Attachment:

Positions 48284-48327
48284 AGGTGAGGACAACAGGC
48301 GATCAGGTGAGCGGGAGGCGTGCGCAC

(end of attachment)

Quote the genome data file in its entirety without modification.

Positions 48284-48327
48284 AGGTGAGGACAACAGGC
48301 GATCAGGTGAGCGGGAGGCGTGCGCAC